PEI

As leader debate rolls, young voters express concern about apathy

People gathered at an event in Charlottetown to watch the federal leaders' debate Monday night, sponsored by Young Voters of P.E.I., say they are not seeing as much excitement as they did four years ago.

'There's so many people who were feeling so excited after the last election'

Young voters watch the English-language leaders debate at the P.E.I. Brewing Company on Monday night. (Isabella Zavarise/CBC)

People gathered at an event in Charlottetown to watch the federal leaders' debate Monday night, sponsored by Young Voters of P.E.I., say they are not seeing as much excitement as they did four years ago.

Dozens gathered at the P.E.I. Brewing Company for the event.

The six federal party leaders —  Green Leader Elizabeth May, Conservative Leader Andrew Scheer, NDP Leader Jagmeet Singh, Liberal Leader Justin Trudeau, People's Party of Canada Leader Maxime Bernier, and Bloc Québécois Leader Yves-François Blanchet — took part in the English language debate. 

The two-hour debate was divided into five segments: affordability; environment and energy; Indigenous issues; leadership and Canada on the world stage; and polarization, human rights and immigration.

'Their vote makes a difference'

Twenty-seven-year old UPEI masters student Anna Bruce said she wasn't inspired by the candidates' answers in the debate.

She said she's still undecided and is looking for parties who will take Indigenous issues, such as the inquiry into missing and murdered Indigenous women and girls, seriously.

'There's so many people who were feeling so excited after the last election,' says Anna Bruce. (Isabella Zavarise/CBC)

"That's what I care about so much and so every time that's brought up that makes me hopeful," she said.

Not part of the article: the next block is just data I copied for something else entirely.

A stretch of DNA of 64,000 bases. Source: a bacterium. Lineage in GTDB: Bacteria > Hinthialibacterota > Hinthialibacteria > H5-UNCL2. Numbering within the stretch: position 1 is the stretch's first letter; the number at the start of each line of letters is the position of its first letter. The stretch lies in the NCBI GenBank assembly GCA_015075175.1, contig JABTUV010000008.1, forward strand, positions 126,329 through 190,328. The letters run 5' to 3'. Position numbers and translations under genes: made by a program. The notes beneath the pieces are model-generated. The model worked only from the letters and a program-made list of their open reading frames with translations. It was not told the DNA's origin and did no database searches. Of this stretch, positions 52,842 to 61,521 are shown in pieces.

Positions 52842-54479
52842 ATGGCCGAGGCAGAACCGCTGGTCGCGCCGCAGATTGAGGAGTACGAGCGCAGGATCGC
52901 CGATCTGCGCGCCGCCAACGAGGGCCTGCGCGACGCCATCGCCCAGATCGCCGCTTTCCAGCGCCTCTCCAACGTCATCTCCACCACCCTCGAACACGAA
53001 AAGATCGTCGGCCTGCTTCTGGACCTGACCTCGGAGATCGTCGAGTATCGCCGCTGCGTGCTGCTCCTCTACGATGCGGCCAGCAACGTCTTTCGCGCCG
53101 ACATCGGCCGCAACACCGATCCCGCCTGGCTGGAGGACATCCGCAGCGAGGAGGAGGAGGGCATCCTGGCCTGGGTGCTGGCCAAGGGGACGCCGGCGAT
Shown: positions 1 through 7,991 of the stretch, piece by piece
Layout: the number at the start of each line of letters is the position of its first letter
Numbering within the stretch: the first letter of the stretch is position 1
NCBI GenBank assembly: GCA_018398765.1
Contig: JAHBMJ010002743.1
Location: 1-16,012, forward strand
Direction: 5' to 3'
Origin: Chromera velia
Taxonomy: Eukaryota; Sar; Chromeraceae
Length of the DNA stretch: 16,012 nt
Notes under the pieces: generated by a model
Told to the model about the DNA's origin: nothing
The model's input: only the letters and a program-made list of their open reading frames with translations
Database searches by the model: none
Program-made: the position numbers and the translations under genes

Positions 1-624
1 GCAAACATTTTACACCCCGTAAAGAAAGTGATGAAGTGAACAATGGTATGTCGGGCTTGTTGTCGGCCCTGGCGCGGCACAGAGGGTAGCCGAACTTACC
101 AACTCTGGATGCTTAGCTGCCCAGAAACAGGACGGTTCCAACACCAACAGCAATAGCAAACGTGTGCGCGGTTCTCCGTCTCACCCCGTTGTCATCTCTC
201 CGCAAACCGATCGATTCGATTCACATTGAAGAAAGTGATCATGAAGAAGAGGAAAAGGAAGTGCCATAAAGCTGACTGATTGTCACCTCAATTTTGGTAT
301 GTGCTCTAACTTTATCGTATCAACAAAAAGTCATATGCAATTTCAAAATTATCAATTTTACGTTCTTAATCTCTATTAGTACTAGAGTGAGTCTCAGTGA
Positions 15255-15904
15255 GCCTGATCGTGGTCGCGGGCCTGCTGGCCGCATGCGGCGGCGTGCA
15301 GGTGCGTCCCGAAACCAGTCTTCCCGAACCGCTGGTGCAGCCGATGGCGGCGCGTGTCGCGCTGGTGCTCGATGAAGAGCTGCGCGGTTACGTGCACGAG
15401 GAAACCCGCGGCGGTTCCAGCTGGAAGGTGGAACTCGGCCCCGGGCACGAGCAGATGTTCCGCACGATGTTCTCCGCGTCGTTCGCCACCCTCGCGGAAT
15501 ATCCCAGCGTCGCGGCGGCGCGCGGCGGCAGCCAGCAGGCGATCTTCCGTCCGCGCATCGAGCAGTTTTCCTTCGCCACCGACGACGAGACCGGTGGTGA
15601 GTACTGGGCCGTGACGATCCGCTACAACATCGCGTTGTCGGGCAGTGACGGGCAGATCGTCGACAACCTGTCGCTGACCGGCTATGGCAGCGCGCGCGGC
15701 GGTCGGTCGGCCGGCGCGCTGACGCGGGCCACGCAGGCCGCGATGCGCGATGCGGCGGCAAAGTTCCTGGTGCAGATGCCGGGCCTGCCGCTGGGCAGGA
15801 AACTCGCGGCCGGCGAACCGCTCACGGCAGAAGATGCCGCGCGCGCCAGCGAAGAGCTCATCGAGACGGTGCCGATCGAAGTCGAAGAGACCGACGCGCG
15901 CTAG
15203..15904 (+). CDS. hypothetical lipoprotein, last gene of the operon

"Every time it's overshadowed by the carbon tax and people complaining about the carbon tax it just makes me so disappointed."

When it comes to the political parties engaging youth, she said they need to do a better job in "giving young people the confidence to know that their vote makes a difference."

Bruce said she's noticed voter apathy among her peers this year.

"There's so many people who were feeling so excited after the last election and who I know aren't paying attention and don't care this time around."

Like Bruce, 22-year-old Brooks Roche from Montague is also undecided. For Roche, climate action and equality were what he was looking for in a party's platform. 

"We have issues such as Bill 21 in Quebec, we have issues that are seeking to divide and disadvantage people who belong to this country."

Roche said he wants to see realistic solutions, especially when it comes to climate change.

"It has to be addressed in a way that is sustainable long-term, and in a way that addresses the severity of the issue," he said. 

"Canada needs to play its part. We emit far more than we ought to."

'It's paramount that young people go out in this election'

He also spoke to the rights of Indigenous people in Canada. 

"It is abhorrent that there are still double digit communities in this country that do not have access to clean drinking water."

Brooks Roche wants to see a stronger stance taken on climate action. (Isabella Zavarise/CBC)

While Roche echoed Bruce's observation about a lack of engagement from younger Canadians in this election, he was hopeful that it wouldn't prevent them from exercising their right to vote. 

"I think it's paramount that young people go out in this election with an open mind, a considerate mind, and try to figure out what they want to do to shape their own future," he said.

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About the Author

Isabella Zavarise is a reporter with CBC in P.E.I. You can contact her at isabella.zavarise@cbc.ca

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